A cheap malaria vaccine has been recommended for use by the World Health Organisation.
The announcement supporting the jab developed by the University of Oxford could save thousands of lives.
It is also only the second malaria vaccine to be developed.
Malaria is particularly fatal for babies and infants.
Malaria vaccine containers are stored in a cooler box
The scientific effort to tackle the scourge of malaria has been a long one.
The disease, which is spread by bites from mosquitoes, is hidden from the immune system by constantly shape-shifting inside the human body.
It is incredibly difficult to build up immunity naturally and difficult to develop an effective vaccine.
The WTO backed the first malaria jab, called RTS,S and developed by GSK, around two years ago.
Conceptual image of a scientist examining blood sample from a sick person with malaria
WHO director-general Dr Tedros Adhanom Ghebreyesus celebrated the moment as a “great pleasure”.
He added: “I used to dream of the day we would have a safe and effective vaccine against malaria, now we have two.”
The two different vaccines have “very similar” efficiency rates but the R21 can be manufactured at a greater scale.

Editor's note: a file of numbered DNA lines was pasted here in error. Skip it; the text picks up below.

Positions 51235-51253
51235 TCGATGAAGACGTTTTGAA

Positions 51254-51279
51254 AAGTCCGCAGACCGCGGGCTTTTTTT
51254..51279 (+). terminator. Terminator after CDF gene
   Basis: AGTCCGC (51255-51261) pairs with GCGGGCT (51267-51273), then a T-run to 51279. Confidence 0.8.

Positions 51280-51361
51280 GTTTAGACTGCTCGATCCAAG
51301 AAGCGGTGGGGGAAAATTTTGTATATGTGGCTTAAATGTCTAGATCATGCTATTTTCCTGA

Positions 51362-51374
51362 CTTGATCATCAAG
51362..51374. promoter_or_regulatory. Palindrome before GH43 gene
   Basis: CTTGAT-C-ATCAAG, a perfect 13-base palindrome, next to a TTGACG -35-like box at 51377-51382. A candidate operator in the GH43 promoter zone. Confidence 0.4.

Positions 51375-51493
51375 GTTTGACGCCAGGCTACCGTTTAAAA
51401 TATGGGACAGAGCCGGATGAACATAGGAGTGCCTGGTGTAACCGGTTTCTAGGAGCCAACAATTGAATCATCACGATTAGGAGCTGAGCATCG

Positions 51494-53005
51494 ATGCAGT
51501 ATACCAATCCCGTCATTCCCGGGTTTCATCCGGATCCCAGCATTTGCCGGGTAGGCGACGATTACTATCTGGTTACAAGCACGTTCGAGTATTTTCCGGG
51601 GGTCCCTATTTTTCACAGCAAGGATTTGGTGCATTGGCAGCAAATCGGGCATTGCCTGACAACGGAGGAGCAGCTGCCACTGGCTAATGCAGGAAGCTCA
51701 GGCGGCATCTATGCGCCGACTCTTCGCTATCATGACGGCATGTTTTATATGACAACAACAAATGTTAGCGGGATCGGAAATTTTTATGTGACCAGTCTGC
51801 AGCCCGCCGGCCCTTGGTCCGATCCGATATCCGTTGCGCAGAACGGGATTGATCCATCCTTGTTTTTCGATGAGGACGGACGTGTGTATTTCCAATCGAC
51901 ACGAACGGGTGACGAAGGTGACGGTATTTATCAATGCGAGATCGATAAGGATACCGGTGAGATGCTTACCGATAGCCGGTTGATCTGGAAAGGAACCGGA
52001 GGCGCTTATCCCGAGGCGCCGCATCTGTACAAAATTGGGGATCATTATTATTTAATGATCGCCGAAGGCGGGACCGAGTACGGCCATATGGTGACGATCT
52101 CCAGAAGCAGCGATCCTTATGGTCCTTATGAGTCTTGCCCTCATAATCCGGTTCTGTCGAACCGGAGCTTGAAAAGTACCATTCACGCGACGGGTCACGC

The WHO said the new R21 vaccine would be a "vital additional tool".
A stock image of a malaria vaccine
Each dose costs $2-4 (£1.65 to £3.30) and four doses are needed per person.
It is around half the price of the alternative RTS,S.
Malaria resulted in around 620,000 deaths in 2021, with a total of 247 million cases.
Cases are particularly prominent in Africa, where 95 per cent of malaria is found.
A mosquito from the side on a white surface
Dr Matshidiso Moeti, the WHO regional director for Africa, said: "This second vaccine holds real potential to close the huge demand-and-supply gap.
"Delivered to scale and rolled out widely, the two vaccines can help bolster malaria prevention, control efforts and save hundreds of thousands of young lives."
Professor Sir Adrian Hill, director of the Jenner Institute in Oxford where R21 was developed, said: "The vaccine is easily deployable, cost effective and affordable, ready for distribution in areas where it is needed most, with the potential to save hundreds of thousands of lives a year."
Gareth Jenkins, from Malaria No More UK, said: "The reality is that malaria financing globally is far from where it needs to be and annual deaths from malaria rose during the pandemic and are still above pre-pandemic levels, so we cannot afford to be complacent as new tools are developed."